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Saturday, 5 May, 2001, 12:19 GMT 13:19 UK
Girls' secrets aired in Egypt
Poster for Girls' secrets in Cairo
By Caroline Hawley in Cairo
A new Egyptian film about a teenager who gets pregnant has been creating a stir in Cairo.
It's the first time a film has ever dealt with a subject like this
In the film, a 16-year old Egyptian girl, Yasmin, gives birth alone in the bathroom, after
managing to hide her pregnancy from both her family and friends.
When she is discovered, her veiled mother accuses her of shaming the family and a
religious doctor circumcises her as she lies unconscious in hospital.
Her father briefly considers unplugging the tiny baby's incubator.
Pre-marital sex, forbidden in Islam, is a major taboo in Egypt and even by just bringing
it to the Egyptian screen without condemning it entirely, the film, Girls' Secrets, has
been hailed as ground-breaking.
"It's the first time a film has ever dealt with a subject like this," said one
enthusiastic viewer. "It's usually forbidden even to talk about such things."
The film was inspired by the true story of a girl who was badly beaten by members of her
family for losing her virginity before she was married.
I've seen operations to restore girls' hymens and I've seen abortions. They're both
illegal but they both happen every day in our hospitals
"Society doesn't want to admit it but there is a lot of sex before marriage,"
says the director, Magdy Ahmed Ali, who used to work as a hospital pharmacist.
"I've seen operations to restore girls' hymens and I've seen abortions. They're both
illegal but they both happen every day in our hospitals. "
But Ali uses the story of Yasmin - and the consequences of her snatched encounter with the
boy next door - to make a much wider point about the social and cultural malaise that
Egypt is undergoing, torn as it is between religious conservatism and more liberal,
Western influences now entering Egypt through satellite television and the internet.
"The middle class is undergoing an identity crisis," he says.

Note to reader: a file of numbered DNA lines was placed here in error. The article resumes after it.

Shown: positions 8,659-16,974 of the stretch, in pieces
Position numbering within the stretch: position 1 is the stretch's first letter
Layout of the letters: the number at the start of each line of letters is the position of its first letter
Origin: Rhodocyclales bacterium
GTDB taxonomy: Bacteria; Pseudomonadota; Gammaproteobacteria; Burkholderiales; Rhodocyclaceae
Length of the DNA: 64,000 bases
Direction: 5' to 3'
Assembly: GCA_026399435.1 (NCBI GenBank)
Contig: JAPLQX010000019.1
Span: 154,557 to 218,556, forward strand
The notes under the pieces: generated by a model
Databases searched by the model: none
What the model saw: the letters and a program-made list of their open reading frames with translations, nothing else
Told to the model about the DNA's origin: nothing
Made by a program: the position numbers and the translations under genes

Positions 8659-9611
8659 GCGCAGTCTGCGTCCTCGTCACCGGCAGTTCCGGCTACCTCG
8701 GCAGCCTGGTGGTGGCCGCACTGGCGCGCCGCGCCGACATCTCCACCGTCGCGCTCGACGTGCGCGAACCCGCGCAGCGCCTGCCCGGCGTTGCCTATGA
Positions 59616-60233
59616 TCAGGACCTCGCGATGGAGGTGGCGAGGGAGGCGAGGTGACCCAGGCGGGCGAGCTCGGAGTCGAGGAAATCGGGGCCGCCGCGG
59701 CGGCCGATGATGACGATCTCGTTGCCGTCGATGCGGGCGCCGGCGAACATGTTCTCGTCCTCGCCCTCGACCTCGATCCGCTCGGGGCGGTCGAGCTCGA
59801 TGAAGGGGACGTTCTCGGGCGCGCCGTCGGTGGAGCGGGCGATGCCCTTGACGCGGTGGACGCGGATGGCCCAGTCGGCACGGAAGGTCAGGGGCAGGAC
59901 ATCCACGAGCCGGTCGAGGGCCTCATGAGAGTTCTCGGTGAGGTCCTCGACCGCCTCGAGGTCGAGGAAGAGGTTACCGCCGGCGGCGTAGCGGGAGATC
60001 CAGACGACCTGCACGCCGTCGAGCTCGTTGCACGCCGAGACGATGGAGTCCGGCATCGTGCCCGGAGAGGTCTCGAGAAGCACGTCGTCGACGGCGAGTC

"We don't know if we're Islamic or Western and these contradictions are a disaster
for the young generation."
Researchers say it's impossible to know how much sex before marriage really takes place
because it remains such a taboo.
"I don't think it's very common because of the religious restrictions for both
Muslims and Christians," says Nehad Abu Qumsan of the Egyptian Centre for Women's
"But when it happens it's an absolute disaster for the woman, who is always the one
that is blamed. Sometimes the family kill the woman for dishonouring them."
But with young Egyptians having to put off marriage as they struggle to find the money to
pay for it, sex has become a major dilemma for many couples.
I'd like my film to play a part in changing things but in a society like ours I'm not very
Some now resort to controversial, unofficial "'urfi" marriages, in which they
sign documents declaring themselves man and wife without telling their families.
Many clerics are against a device that is essentially a cover for pre-marital sex.
But the phenomenon is believed to be spreading.
"It's young people's way of trying to legitimising what is socially
illegitimate," says social researcher Sahar Tawila.
Girls' Secrets has drawn attention to the conflicts many young Egyptians are now facing.
"We need to try to solve their problems but we have to acknowledge that they exist
first," says the director, Magdy Ahmed Ali.
"I'd like my film to play a part in changing things but in a society like ours I'm
not very optimistic."